The Little Book of Trading: Trend Following Strategy for Big Winnings Preloaded Digital Audio Player – Unabridged, February 1, 2012
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|Preloaded Digital Audio Player, Unabridged, February 1, 2012||
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- Publisher : Recorded Books; Unabridged edition (February 1, 2012)
- Language : English
- ISBN-10 : 146401647X
- ISBN-13 : 978-1464016479
- Item Weight : 6 ounces
- Customer Reviews:
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Some of the faults include the following. The character sketches are so meager that one doesn't get a decent feel for the traders mentioned. The order of the chapters, paragraphs and even sentences often seem random, as if the author had made a list of 200 things vaguely related to investing, trading and trend following and then put them in one of those transparent shufflers you see in lotto type games, turned the handle to mix the tickets and out popped the book. Finally, there is a snarkiness embedded in the book that gets annoying.
If you've never been exposed to trend following, perhaps this book can serve as an introduction. For those who are familiar with trend trading, I'd steer clear.
I would also like to mention that Michael Covel sells a $3,000 "trading system" on his website. If you're looking for a turn-key trading system, just go to his website and save your Audible credits for something else. I went into this book without reading reviews, and the negative reviews are pretty accurate. The little pieces of actionable information can be derived from reading the positive reviews.
This book is a collection of short stories about traders who developed their own trend following systems and became multi-millionaires. After a few chapters, you'll start to hear the same themes over and over again. It's ultimately about believing in your system and not liquidating your account when you go through massive drawdowns - which is easier said than done.
Throughout the book, Covel advises readers to not watch the news and to only look at charts. While I personally agree that technical analysis is more powerful than fundamental analysis, I think watching CNBC (or Bloomberg) and reading Barrons is perfectly healthy and helps generate awareness of the market.
It's also extremely arrogant to conclude that if retail investors were trend traders in 2008, they would have profited trading pork belly futures instead of losing their homes. Sorry guys, no Stochastic Oscillator or MACD Crossover could tell you that we were about to enter a global economic meltdown.
My issue with the book is that it never once discusses what to look for and what is noise. The only tidbit I picked up was to look for stocks that have made a channel breakout or stocks where the simple moving averages are above each other.
The anecdotes in this book are from decades ago when traders had to draw their own charts nightly based on the previous days closing prices. Fortunately, the market has changed immensely since then. With tools like ThinkOrSwim, TradeStation, eSignal, and TC2000, we have professional grade programs that are more powerful than what the pros had years ago. We have hundreds of technical indicators to choose from. Covel mentions Richard Donchian many times (and rightfully so, as he is the father of trend trading), but never mentions Donchian Channels or any of the strategies that Donchian used. I'd also like to add that Richard Donchian had degrees from Yale and MIT - which sort of goes against the notion that anyone can be a successful trend trader.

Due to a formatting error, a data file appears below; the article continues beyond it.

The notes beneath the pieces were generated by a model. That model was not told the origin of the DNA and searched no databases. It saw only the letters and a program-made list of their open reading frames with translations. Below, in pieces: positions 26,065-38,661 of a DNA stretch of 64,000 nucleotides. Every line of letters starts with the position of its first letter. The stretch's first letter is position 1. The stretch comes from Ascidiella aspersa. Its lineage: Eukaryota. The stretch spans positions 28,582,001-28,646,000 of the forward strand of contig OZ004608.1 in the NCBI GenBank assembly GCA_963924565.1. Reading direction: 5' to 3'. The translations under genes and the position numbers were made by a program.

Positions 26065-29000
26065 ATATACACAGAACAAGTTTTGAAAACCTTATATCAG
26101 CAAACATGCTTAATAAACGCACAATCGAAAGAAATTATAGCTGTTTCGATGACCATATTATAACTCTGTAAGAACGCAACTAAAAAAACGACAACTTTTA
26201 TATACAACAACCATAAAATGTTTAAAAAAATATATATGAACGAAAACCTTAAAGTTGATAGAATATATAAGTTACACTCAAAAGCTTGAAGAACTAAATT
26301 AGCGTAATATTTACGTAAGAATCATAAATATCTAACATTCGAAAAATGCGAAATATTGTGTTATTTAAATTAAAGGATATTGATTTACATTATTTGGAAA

There are a few good take-homes from this book, though. I'd say the most useful advice for me is to not develop trade ideas after the market has opened. I can tell you from experience that you will get burned 9/10 times because you get excited and make a knee jerk emotional reaction when a stock gaps up on some positive news (or drops for no reason at the open). A common thread throughout this book is to do whatever you can to remain emotionless. You need your trading strategy to be like a machine. Whatever your strategy is, you have to stick with it.
I do agree with another reviewer who said that your strategy has to be something you develop over the years, tweaking as you go along. It has to fit your personal beliefs. However, this book literally says, "Trend Following Strategy for Big Winnings" on the front cover, and that is false advertising as no strategy is ever discussed.
My advice is to learn the ins and outs of your charting tool of choice (like the 4 I mentioned earlier), develop custom scans and watch lists, and trade small and often. If you're not ready to get your feet wet, you can trade using paper money in ThinkOrSwim or OptionsHouse. Personally, I've learned more from Dough and Tasty Trade (free sites) than I have from any books or paid sites so far. Be patient and don't quit you day job.
1. How much do you buy?
2. When do you buy?
3. When do you get out of losing trade?
4. When do you get out of winning position?
All of these questions have to be answered before you get into the trade.
Author of How To Win More With A Trend Trading System For Stocks
Top reviews from other countries
I'm a 'normal' working class fella who can sometimes doubt himself when I shouldn't but hearing the stories contained in this writing, one thing stands out for me NEVER GIVE UP!!
Lets give 'The Complete Turtle Trader' a whirl!